Man throws stillborn baby into an irrigation canal in Kurnool

Representational image. Credits: The Wire.

Shamsha Vali, a resident of Kotapadu village of Sirivella block of Andhra Pradesh’s Kurnool district, threw his stillborn baby into an irrigation canal after the people of his village allegedly refused to bury the body in the local graveyard, fearing that she might have contracted coronavirus, the police said.

Here are five components of the story:

  • The incident happened at Chabolu village of Nandyal block in the district on Saturday.
  • Vali took his pregnant wife Madar Bee to the Nandyal Government General Hospital for delivery on Friday evening. On Saturday morning, she gave birth to a stillborn baby girl. The grieving couple wanted to bury the body of the infant after returning to their village.
  • Vali informed the police about contacting the village elders and requesting them to make arrangements for the burial. They allegedly refused to allow the body into the village fearing that she might have contracted the infection, since there were a number of Covid-19 cases in Nandyal Hospital.
  • Having nowhere else to go, the man threw the infant in the Kurnool-Cuddapah Canal (KC Canal) at Chabolu village on his way back to the village. The police were informed by the locals when they saw a body floating in the canal.
  • Based on the information written on the tag tied to the infant’s body, the police could identify the parents. They later convinced the villagers and got the body buried at the graveyard. “We have not booked any case as it was a stillborn baby,” the inspector said.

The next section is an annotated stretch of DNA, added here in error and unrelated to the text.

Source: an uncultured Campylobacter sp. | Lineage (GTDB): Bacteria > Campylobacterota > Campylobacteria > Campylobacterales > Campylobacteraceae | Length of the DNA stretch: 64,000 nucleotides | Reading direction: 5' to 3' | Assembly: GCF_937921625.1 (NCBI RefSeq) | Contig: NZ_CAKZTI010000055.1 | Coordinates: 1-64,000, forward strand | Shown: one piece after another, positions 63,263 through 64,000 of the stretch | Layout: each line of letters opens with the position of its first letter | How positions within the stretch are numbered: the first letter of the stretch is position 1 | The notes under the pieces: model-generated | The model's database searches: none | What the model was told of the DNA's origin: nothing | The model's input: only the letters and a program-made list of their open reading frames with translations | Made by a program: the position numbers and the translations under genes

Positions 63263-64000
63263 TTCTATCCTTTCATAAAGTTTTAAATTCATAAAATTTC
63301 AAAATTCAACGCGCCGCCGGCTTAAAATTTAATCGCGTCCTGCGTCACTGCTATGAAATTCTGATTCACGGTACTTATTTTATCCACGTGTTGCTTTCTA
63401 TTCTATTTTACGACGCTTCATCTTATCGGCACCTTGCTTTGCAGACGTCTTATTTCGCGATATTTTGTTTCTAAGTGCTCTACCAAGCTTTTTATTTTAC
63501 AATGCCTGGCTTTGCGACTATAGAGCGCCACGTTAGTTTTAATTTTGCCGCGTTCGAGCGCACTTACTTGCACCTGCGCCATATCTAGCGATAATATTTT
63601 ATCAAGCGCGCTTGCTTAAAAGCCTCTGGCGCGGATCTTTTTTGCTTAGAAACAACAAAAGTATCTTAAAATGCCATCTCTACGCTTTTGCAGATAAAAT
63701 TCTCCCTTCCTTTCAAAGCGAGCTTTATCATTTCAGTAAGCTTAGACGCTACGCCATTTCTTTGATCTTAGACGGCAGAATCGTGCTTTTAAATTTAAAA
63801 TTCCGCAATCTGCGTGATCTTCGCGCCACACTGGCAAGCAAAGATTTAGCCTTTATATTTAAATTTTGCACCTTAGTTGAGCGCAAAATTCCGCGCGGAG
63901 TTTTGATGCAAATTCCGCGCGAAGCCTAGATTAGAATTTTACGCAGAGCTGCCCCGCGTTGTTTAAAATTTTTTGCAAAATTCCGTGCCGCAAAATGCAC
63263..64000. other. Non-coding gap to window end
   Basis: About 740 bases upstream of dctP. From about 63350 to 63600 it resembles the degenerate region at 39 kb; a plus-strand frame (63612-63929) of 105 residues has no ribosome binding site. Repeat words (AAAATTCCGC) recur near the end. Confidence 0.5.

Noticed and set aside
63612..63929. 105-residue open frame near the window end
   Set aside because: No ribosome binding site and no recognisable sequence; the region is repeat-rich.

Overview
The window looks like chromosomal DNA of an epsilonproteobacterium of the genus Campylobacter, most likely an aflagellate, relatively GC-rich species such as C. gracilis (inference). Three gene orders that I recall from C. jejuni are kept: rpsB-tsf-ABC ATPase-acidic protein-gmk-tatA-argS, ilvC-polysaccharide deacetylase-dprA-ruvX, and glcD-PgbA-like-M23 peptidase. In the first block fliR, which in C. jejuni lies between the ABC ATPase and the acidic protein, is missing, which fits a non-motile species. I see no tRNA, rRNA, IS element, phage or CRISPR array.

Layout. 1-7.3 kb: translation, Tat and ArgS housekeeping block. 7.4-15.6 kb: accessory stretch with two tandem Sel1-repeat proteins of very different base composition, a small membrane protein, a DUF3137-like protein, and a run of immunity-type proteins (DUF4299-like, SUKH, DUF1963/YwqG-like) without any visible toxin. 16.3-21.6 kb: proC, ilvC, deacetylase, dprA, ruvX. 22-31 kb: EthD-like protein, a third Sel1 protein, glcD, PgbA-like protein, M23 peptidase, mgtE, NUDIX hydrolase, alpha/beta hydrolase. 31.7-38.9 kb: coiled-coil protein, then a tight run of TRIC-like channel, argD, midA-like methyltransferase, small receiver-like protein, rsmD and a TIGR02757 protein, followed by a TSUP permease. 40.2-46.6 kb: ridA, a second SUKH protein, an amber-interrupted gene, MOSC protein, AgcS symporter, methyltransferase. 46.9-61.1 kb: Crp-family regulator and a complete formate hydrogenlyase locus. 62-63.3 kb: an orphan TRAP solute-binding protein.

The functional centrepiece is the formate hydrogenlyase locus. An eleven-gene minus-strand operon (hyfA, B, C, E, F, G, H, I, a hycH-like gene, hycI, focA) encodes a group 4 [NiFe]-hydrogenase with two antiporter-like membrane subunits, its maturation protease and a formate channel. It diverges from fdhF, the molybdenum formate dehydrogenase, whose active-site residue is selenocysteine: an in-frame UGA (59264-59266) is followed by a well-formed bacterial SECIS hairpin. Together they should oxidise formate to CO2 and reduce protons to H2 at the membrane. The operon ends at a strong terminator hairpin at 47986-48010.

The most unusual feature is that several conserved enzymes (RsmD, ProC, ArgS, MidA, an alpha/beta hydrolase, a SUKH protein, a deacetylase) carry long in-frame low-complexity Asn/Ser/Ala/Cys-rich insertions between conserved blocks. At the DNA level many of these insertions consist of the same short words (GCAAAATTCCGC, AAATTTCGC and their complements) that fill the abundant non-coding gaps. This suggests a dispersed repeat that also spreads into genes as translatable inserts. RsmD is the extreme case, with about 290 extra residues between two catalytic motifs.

Independent Press is under threat

We believe that if we owe an explanation to anyone, it’s our readers. We make the powerful accountable to this democracy and remain answerable to only our readers. This becomes possible only with a little contribution from you. Consider making a small donation today and help us remain a free, fair and vibrant democracy watchdog.


Edit Desk

Author: Edit Desk

Karvaan India is an online journal of politics, culture, heritage, monuments and people. We initiate conversation around the following themes with an intent to question traditional mindsets, popular discourses and initiate meaningful debates around it.
Tags from the story
, ,
Written By
More from Edit Desk

Did you know George Orwell had his roots in Bihar?

Best known for his novels, Animal Farm (1945) and Nineteen Eighty-Four (1949),...
Read More